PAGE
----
Rated 5 out of 5 by from Hemingway's Finest Moment This book is so way beyond criticism. It is the greatest piece of literature written in the English language since Shakespeare put pen to paper. Alter one word...even remove one comma, and there would be complete diminishment. It is THAT perfect. Hemingway was on top of his game when he wrote this novel. There has never been a finer story that depicts the nobility of the human spirit, than this one. I have read this novel many times, and the battle between Santiago, the Cuban fisherman and the Great Marlin that pulls him out to sea, is epic. Hugely epic. It still leaves me weak in the knees.
Date published: 2008-01-19
Rated 5 out of 5 by from Great Allegory on Hemingway's writing experience A struggle between man and nature, as well as being able to make it to home base with a finished manuscript. While it is a very simple, short book, the depth of emotion and meaning is as great as the waters on which Santiago is floating
Date published: 2007-12-12
Rated 5 out of 5 by from Ernest And The Ocean To wander along a coastline, Inhale some salty air. To swim across an ocean, Kick back without a care. To build a thousand castles, Catch tan then toast with beer. To just be, without your hassles, Is the sea, that he held dear. Doubt my words? Well, i'd read his first.
Date published: 2007-12-10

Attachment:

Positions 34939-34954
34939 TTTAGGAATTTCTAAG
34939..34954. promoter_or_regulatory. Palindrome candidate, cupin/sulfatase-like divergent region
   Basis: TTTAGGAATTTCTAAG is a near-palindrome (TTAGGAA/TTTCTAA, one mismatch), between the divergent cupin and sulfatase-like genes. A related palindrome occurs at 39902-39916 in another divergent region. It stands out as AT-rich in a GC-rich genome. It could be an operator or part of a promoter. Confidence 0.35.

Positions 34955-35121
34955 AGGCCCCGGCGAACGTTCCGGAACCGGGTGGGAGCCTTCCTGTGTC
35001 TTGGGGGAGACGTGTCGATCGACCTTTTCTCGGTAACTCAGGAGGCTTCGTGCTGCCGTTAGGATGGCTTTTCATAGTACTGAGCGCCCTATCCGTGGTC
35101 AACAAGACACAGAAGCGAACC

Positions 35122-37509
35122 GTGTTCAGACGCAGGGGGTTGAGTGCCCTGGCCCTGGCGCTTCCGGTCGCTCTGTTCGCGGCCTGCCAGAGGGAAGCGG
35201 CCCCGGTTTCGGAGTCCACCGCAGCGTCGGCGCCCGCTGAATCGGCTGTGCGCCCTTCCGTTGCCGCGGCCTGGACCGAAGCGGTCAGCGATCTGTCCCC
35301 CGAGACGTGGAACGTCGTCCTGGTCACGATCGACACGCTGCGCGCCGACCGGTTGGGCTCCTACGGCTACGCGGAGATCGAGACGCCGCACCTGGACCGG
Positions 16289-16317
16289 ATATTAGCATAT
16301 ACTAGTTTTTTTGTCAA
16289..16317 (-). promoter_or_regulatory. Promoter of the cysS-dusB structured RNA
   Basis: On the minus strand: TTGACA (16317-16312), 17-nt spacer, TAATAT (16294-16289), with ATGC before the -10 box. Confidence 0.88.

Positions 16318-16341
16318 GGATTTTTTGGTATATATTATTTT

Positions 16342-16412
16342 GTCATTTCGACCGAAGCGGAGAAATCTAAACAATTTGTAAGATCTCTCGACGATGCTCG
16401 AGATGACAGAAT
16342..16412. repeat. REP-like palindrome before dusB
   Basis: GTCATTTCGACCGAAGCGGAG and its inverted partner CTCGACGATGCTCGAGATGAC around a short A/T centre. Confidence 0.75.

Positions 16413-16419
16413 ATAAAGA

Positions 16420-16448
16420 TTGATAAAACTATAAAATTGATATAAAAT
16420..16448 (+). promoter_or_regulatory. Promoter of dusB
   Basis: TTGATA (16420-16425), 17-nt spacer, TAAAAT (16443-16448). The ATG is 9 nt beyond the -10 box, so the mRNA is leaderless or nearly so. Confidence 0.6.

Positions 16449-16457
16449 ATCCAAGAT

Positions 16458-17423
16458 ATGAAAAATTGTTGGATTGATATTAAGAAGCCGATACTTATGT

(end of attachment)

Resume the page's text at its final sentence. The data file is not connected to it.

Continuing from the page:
Rated 4 out of 5 by from Suprisingly quite good,even when linked to fishing I couldn't make my title any longer, since there's a limit of characters, but what i meant by it, was that it's actually quite good, even if you aren't into fishing and all of those whats whats. But i can't exactly say that i truly liked it,cause i haven't read the book completely: i just read the 'extract' they posted on the previous page (which is the one you're reading on right now). And i must say,i really did quite like it: the words - I've never seen most of them before, since i go to a french school and we only have English 3 time per week - The character's determination and all other details. Our English teacher said we had to buy it because we were going to do a project on it. I guess it's quite exciting, considering the fact that i've already enjoyed a part of it. So, Hip-hip, hurray! to Ernest Hemingway and to the Old Man and the Sea!
Date published: 2005-10-16
Rated 2 out of 5 by from The Old BORING Man and the Sea This book looked good. Looked short, 127 pages. Established author, good reputation, raving reviews. All I have to say is: This is the most boring book in the world!
Date published: 2001-11-18
Rated 5 out of 5 by from The Old Man and the Sea This book was one of the most amazing books I have read in my life. The determination of the old man makes you look at life in a whole new way. Once I pick it up, I can't put it down. Everyone should read this book at least once.
Date published: 2000-09-01
Rated 5 out of 5 by from Changing My Life I don't know how to write what I felt when I read this book. But, this book changed my life in all aspects. I began to live diferent way. Nowadays, I live one day each time. This is wonderful!!!! Bye! Yours sincerely, Judith Maria
Date published: 1999-05-28

Extra Content

Read from the Book